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I have not been able to convert something like this:

byte[] b = new byte[] { 12, 24, 19, 17};

into something like this:

float myfloatvalue = ?;

Could someone please give me an example?

Also how to turn that float back to bytes?

share|improve this question
    
Are those bytes the bits of a float representation, or are they a 4-byte integer? – Bohemian Jan 13 '13 at 22:07
    
And what order are they in? Is 12 the most significant or the least significant 8 bits? – Patricia Shanahan Jan 13 '13 at 22:08
    
They are just random byte values that i typed out – user1395152 Jan 13 '13 at 22:16
    
possible duplicate of Java: Bytes to floats / ints – Brian Roach Jan 13 '13 at 22:24
    
The exact values don't matter. What do the bytes represent? In words, how do the bytes represent a float? – Code-Apprentice Jan 13 '13 at 23:44
up vote 9 down vote accepted

From byte[] -> float, you could do:

byte[] b = new byte[] { 12, 24, 19, 17};
float myfloatvalue = ByteBuffer.wrap(b).getFloat();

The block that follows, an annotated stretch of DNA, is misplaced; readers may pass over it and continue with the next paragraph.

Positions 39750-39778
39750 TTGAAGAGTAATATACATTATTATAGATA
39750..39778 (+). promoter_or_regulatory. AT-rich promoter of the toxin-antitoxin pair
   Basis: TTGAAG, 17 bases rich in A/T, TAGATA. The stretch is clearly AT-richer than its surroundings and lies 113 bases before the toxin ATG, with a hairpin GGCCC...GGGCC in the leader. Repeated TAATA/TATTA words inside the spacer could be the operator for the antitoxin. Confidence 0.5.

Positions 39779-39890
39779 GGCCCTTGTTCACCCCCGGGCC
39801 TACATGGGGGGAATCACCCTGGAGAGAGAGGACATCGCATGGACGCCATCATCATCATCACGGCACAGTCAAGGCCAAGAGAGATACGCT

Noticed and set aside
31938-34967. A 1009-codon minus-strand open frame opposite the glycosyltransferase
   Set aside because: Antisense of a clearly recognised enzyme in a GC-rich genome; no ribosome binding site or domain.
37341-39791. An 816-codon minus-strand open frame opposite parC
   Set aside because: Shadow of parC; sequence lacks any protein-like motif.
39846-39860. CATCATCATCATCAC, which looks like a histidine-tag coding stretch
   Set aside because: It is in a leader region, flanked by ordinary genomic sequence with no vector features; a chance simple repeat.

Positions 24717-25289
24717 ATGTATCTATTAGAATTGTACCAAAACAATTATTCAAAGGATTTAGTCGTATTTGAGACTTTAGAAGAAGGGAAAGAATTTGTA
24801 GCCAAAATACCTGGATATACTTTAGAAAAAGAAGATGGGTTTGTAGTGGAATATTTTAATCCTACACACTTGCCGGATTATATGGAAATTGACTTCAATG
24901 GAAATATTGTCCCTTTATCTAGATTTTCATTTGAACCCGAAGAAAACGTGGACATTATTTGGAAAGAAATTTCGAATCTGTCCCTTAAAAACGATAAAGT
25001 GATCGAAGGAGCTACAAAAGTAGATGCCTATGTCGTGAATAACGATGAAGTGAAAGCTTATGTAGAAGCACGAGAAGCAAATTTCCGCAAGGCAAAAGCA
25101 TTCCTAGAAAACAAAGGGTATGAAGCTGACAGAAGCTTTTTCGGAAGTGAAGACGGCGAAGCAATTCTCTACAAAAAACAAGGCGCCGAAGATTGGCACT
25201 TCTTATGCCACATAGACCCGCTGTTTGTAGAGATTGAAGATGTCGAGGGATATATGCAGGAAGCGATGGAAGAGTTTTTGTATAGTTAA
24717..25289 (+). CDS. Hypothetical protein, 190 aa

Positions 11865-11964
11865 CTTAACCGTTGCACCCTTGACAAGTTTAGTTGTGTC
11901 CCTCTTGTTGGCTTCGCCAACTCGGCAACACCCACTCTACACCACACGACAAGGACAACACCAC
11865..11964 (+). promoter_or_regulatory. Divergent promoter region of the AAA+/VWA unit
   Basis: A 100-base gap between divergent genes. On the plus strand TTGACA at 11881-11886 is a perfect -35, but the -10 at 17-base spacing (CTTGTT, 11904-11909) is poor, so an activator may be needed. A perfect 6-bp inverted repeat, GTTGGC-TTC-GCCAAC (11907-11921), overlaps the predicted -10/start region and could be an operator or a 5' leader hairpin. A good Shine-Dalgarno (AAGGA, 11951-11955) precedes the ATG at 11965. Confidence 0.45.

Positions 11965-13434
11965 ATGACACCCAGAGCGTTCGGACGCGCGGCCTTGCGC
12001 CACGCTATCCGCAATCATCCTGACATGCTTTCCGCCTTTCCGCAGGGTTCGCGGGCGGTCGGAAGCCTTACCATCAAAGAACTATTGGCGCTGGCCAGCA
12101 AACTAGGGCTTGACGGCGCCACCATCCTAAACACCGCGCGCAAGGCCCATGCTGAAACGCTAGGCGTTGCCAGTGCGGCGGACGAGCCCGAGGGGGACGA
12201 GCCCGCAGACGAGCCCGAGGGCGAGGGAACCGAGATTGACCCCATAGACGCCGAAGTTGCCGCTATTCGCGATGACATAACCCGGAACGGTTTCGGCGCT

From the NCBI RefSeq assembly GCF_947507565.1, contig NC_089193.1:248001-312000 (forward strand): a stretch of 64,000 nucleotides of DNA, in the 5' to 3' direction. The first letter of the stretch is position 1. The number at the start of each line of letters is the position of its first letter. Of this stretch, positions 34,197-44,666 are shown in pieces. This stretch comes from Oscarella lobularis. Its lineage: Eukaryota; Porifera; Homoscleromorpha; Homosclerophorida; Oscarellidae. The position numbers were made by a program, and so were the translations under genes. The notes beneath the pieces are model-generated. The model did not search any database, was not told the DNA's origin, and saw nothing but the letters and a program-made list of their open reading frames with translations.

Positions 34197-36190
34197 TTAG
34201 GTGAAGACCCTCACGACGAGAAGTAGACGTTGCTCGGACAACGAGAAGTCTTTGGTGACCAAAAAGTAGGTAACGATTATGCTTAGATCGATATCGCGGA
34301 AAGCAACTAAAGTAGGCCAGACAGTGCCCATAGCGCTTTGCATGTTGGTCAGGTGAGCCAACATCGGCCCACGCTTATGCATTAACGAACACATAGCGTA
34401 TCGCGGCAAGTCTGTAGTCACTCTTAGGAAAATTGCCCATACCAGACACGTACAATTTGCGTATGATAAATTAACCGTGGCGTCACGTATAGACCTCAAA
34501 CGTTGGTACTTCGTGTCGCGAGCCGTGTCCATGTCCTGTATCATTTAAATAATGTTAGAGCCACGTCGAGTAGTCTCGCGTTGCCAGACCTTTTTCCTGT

Here is an alternative to using ByteBuffer.allocate for converting float -> byte[]:

int bits = Float.floatToIntBits(myFloat);
byte[] bytes = new byte[4];
bytes[0] = (byte)(bits & 0xff);
bytes[1] = (byte)((bits >> 8) & 0xff);
bytes[2] = (byte)((bits >> 16) & 0xff);
bytes[3] = (byte)((bits >> 24) & 0xff);
share|improve this answer
    
Minor point, ByeBuffer encodes in big endian and the current example is in little endian. Making them match would be great! Ty! – sam Dec 16 '15 at 14:24

byte[] -> float

With ByteBuffer:

byte[] b = new byte[]{12, 24, 19, 17};
float f =  ByteBuffer.wrap(b).getFloat();

float -> byte[]

Reverse operation (knowing the result of above):

float f =  1.1715392E-31f;
byte[] b = ByteBuffer.allocate(4).putFloat(f).array();  //[12, 24, 19, 17]
share|improve this answer
    
That helps and what about turning that float back into bytes – user1395152 Jan 13 '13 at 22:12
3  
+1 honestly, ByteBuffer is an under-used, and under-appreciated class. – Bohemian Jan 13 '13 at 22:12
    
@user1395152: please, read the documentation of ByteBuffer. And see my update. – Tomasz Nurkiewicz Jan 13 '13 at 22:16
    
thanks I will look at that – user1395152 Jan 13 '13 at 22:19
5  
+1 You may need to set the byte order with .order(ByteBuffer.LITTE_ENDIAN) as well. – Peter Lawrey Jan 13 '13 at 22:23

Convert the bytes to an int and use Float.intBitsToFloat()

http://docs.oracle.com/javase/1.5.0/docs/api/java/lang/Float.html#intBitsToFloat(int)

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